21 of 21 people found this review helpful.
12 Helpful / 1 Not
Holy Left-Hander Batman!
Pros: Wonderful wooded course with nice elevation changes and very clear OB ropes in sensible locations. A few holes were great for rollers.
Cons: Some of the tees still use the old brick/cement pads and some of the new tees have weird cement blocks with no mortar in between. I almost caught my foot one time. I'm sure these will be corrected to uniformity soon enough. The cedar trees are disc grabbing magnets but on the plus side there are LOTS of poles one those holes to pop your disc out. Better decide on 2 meter rule before you start your round. I'd like to see some more signage but I'm sure it's on its way.
Other Thoughts: I swear there must have been 18 holes favoring LHBH throwers. My group whined about it but I say this is justified equity for you lefties out there. We even saw two deer grazing off the fairway and really weren't afraid of our foursome. That was pretty cool.
More consitent tee pads, signs, and a water throw or two would get this course a perfet score.
12 of 13 people found this review helpful.
12 Helpful / 1 Not
Another Elite Maryland Course
Pros: Beautiful setting and landscape, full range of challenges except true water hole.
Other Thoughts: Seneca Creek has long been considered one of the elite disc golf courses in the Mid-Atlantic region, and rightfully so. The landscape is just about perfect, with the course playing over a set of gradual hills rising from Seneca Creek. The course is well maintained, can play not too long from am tees to close pin placements to exceptionally long from pro tees to far pin placements (though not as long as Patapsco or Rockburn, I think). Within its 27 holes are many of the best pure woods holes I've ever played, but also a fair number of more open holes. And finally, you need the whole range of skills here - length, right and left hooks, a precise approach game, putting to tough placements, rollers, the whole bit.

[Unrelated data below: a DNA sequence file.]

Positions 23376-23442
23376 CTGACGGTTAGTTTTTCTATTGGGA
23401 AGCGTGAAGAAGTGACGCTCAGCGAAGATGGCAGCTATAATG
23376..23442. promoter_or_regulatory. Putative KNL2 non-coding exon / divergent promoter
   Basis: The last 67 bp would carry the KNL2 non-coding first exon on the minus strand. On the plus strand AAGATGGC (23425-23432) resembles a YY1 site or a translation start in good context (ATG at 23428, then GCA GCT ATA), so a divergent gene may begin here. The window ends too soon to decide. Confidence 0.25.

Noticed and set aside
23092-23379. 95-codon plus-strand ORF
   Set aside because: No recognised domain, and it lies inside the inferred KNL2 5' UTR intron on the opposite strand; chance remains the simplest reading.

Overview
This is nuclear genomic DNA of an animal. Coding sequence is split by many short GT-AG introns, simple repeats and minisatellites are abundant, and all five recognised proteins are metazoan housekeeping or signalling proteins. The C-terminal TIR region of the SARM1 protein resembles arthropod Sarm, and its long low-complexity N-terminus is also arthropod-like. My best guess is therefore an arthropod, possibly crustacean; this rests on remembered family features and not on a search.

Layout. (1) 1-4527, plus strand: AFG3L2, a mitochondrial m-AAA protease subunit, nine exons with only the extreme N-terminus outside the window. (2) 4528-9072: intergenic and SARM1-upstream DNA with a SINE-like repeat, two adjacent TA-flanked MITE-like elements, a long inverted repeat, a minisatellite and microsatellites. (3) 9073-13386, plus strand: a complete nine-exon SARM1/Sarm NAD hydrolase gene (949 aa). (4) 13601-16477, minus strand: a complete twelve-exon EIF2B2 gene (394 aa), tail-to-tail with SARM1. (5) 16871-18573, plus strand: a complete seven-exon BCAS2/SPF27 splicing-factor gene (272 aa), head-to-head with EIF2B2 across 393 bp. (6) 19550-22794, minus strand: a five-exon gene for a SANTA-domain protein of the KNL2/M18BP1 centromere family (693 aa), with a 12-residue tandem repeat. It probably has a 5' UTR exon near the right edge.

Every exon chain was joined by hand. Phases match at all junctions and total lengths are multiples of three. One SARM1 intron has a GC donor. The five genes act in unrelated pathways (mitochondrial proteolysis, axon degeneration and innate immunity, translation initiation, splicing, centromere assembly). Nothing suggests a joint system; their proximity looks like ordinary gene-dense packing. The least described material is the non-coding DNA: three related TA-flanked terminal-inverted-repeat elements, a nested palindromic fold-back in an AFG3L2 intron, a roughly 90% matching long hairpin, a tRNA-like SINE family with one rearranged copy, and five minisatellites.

While Seneca Creek now has more natural tee pads than concrete tee pads, I suspect that situation will be greatly improved the next time I play. And I suppose a nice lake or a towering view of the surrounding countryside would improve Seneca, but not much.
Like Patapsco, the other elite course in Maryland, the worst hole at Seneca Creek is still better than most of the disc golf holes I've played. Really, there are no bad holes here. The true woods holes are challenging but reasonable, with appropriate fairways. Outside of the woods, the holes still feature tree hazards, including a large number of disc-eating cedar trees. While the current configuration is lacking one hole that is a pure downhill chuck, the course does make good use of the elevation available. With pro and am teepads and two or three placement options for the basket on each hole, this course is as flexible as any I've played, going from somewhat long to really long depending on where you tee off and how the course is laid out.
Based on landscape, playability, and amenities, Seneca is definitely among the elite courses I've played; residents of the DC/Baltimore megaopolis sure have some truly distinctive disc golf course to choose from.
Favorite Hole - #14 - Hole runs parallel to Seneca Creek, with creek on left side, and steep, thickly wooded incline on right side. Just about the perfect forest hole.
12 of 13 people found this review helpful.